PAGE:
Daktronics’ next earnings call is tentatively scheduled for the first week of March, said company spokesman Justin Ochsner.

VenuesNow interviewed both Kurtenbach and Jay Parker, Daktronics’ vice president of live events and spectaculars, to get their insight on the situation. “We have a strong balance sheet, which allows us to use different financing mechanisms using the assets that we have,” Parker said.  “We’ve got over $170 million worth of assets that we could potentially borrow against.” 

Kurtenbach told VenuesNow, “As we came out of the pandemic, about 18 months ago, demand came back strong, but supply chain has been uncertain and erratic. We plan our production around demand and our capacity, so we invested a lot of money in automation, inventory and equipment for our (five) factories. That was helpful, but it didn’t help stabilize our supply chain.”

The proactive measures consumed cash, he said. Daktronics secured a $35 million line of credit from its bank, plus an additional $10 million on a 90-day approval renewal, which triggered its accountants to conduct a test under the U.S Generally Accepted Accounting Procedures (GAAP), a process to help make adjustments for taking those risks.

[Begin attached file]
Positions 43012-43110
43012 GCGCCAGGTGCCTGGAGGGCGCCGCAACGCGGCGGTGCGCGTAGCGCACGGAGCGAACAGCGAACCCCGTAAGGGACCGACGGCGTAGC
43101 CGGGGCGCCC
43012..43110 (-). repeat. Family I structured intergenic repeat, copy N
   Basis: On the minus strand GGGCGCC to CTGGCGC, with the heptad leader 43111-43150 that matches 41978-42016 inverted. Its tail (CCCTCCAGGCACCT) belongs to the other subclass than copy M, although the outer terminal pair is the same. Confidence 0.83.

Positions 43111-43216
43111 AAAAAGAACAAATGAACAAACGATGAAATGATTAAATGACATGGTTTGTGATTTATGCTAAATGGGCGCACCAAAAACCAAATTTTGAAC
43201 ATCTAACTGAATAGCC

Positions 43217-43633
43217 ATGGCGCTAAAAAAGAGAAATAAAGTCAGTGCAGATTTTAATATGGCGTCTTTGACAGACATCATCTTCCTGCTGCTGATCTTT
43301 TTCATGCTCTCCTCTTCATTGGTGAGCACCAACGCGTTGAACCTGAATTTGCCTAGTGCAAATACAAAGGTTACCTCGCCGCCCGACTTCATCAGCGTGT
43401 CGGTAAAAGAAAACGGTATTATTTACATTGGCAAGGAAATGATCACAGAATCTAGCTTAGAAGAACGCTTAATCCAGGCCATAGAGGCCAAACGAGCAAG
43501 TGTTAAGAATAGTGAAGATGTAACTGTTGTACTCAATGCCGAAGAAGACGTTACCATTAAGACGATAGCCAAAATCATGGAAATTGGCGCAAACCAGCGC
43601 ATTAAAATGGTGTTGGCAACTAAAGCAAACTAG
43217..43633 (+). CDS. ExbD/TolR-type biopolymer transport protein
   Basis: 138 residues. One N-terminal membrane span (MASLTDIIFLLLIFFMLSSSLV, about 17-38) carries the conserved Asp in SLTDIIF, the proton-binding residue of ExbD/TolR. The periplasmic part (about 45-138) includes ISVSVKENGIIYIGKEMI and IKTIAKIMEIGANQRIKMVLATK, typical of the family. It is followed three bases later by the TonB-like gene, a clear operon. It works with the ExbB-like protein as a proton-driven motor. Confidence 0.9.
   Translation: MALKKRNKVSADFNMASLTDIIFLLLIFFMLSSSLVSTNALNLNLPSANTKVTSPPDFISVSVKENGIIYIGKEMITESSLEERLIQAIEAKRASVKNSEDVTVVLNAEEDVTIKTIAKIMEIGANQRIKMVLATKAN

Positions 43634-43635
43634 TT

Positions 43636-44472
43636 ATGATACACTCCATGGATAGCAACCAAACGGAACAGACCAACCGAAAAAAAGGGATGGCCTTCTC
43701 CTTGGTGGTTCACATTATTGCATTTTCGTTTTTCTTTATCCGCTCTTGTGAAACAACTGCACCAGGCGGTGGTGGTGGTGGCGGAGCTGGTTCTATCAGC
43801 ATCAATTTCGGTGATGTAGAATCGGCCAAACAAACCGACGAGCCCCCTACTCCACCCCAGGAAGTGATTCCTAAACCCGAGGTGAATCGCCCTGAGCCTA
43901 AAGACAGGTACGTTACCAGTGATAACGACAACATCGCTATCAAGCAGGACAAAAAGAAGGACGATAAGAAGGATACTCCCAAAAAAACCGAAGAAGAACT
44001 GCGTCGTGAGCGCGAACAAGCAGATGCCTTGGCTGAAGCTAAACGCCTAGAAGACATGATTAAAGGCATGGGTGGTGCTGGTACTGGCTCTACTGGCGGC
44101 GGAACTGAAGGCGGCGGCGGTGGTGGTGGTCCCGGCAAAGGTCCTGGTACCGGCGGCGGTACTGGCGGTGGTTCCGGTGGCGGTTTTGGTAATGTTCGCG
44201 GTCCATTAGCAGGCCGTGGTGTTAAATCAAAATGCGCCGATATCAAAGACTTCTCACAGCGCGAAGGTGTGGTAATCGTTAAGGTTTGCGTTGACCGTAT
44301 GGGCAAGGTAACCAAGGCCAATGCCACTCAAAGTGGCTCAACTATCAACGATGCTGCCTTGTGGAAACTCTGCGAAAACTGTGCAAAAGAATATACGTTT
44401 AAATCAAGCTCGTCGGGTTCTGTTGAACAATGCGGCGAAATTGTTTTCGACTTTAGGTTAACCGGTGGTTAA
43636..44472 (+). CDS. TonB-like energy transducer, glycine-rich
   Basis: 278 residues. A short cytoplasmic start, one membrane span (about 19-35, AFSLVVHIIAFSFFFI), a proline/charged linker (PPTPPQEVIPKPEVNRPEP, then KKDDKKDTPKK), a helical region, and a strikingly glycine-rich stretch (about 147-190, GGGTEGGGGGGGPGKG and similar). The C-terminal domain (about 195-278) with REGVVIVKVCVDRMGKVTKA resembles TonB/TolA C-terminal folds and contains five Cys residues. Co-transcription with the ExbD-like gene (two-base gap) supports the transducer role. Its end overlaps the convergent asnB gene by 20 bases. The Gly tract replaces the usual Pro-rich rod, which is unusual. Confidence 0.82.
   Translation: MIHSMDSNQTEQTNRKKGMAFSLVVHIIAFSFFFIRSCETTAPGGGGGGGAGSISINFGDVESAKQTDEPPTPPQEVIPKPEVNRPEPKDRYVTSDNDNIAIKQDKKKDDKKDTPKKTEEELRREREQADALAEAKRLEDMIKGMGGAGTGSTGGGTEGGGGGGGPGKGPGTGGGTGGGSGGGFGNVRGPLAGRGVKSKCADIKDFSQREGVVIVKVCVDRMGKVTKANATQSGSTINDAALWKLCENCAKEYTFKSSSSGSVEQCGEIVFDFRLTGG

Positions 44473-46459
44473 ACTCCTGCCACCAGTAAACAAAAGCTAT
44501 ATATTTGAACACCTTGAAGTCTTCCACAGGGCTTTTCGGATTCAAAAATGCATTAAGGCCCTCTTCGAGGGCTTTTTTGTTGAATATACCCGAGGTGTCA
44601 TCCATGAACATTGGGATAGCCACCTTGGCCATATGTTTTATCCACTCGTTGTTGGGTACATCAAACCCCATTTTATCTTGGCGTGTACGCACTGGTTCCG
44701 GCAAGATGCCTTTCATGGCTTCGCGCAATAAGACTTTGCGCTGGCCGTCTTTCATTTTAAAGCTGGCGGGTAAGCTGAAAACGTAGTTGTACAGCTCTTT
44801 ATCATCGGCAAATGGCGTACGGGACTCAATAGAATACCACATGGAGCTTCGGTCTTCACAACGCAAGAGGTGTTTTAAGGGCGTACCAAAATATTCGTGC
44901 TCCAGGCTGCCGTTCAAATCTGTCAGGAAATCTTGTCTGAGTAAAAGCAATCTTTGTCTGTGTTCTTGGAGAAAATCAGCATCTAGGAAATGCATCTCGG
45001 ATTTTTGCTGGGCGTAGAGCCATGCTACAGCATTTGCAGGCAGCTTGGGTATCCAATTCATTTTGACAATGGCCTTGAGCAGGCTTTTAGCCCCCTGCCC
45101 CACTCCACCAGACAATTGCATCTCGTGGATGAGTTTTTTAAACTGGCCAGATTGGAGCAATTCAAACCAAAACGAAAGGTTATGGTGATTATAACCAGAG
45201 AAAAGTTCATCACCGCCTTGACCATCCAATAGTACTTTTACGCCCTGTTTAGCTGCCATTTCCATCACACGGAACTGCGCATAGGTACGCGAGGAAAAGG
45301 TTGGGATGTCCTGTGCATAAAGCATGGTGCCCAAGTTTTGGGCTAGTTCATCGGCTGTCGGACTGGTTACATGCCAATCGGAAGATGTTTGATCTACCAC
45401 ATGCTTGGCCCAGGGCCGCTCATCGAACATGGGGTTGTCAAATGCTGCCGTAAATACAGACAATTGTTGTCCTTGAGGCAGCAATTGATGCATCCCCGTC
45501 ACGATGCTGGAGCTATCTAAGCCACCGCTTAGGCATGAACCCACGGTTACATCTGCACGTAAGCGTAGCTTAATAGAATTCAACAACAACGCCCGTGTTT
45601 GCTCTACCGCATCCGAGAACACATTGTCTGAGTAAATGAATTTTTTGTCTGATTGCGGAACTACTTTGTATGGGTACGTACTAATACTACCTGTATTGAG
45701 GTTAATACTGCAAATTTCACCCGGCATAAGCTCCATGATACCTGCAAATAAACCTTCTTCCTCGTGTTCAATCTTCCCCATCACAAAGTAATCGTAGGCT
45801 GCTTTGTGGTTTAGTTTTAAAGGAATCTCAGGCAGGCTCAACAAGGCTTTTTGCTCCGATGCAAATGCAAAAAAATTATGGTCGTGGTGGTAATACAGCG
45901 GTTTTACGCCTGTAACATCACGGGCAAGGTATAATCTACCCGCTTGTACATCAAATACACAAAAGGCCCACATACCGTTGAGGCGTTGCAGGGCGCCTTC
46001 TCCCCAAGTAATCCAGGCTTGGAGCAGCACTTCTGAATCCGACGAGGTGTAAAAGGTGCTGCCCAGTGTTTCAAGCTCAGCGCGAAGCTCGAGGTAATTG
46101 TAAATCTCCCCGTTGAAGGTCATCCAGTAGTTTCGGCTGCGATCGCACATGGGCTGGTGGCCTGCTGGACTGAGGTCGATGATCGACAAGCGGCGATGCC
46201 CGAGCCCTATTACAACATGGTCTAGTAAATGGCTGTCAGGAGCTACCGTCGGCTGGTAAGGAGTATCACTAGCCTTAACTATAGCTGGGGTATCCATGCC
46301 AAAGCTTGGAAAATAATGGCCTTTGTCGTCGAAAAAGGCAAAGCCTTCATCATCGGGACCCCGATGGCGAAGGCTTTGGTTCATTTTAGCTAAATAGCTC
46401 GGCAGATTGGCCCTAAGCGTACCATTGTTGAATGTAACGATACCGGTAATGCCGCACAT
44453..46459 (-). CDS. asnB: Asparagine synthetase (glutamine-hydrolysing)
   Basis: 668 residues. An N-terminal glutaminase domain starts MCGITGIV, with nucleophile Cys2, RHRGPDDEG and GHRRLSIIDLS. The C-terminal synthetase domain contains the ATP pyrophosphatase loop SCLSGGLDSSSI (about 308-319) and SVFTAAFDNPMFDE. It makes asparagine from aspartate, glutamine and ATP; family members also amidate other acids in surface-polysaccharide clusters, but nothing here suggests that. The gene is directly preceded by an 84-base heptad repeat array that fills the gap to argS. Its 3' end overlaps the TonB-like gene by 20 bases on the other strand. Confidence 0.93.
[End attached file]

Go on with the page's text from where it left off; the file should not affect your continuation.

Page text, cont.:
Bottom line, Daktronics “didn’t quite have all the tools in place to pass this test,” Kurtenbach said, despite all factories running at full capacity to catch up with the immense backlog.

As things get sorted out financially, Daktronics should come out OK, sources said, considering the circumstances over the accounting technicalities and securing additional funding. There’s no shortage of business. The industry as a whole is flush with projects as manufacturers catch up with pent-up demand following the COVID shutdown. 

On its own, Daktronics is busy building videoboards in Brookings for the NFL’s Green Bay Packers, New England Patriots and Denver Broncos, MLB’s Philadelphia Phillies and Minnesota Twins, the Los Angeles Clippers’ $2 billion Intuit Dome and college football stadiums at North Carolina State and Minnesota, Parker said.

LED IS LIFE: Climate Pledge Arena, a Daktronics project, shows how video displays have expanded beyond the seating bowl to other parts of the venue. (Don Muret/Staff)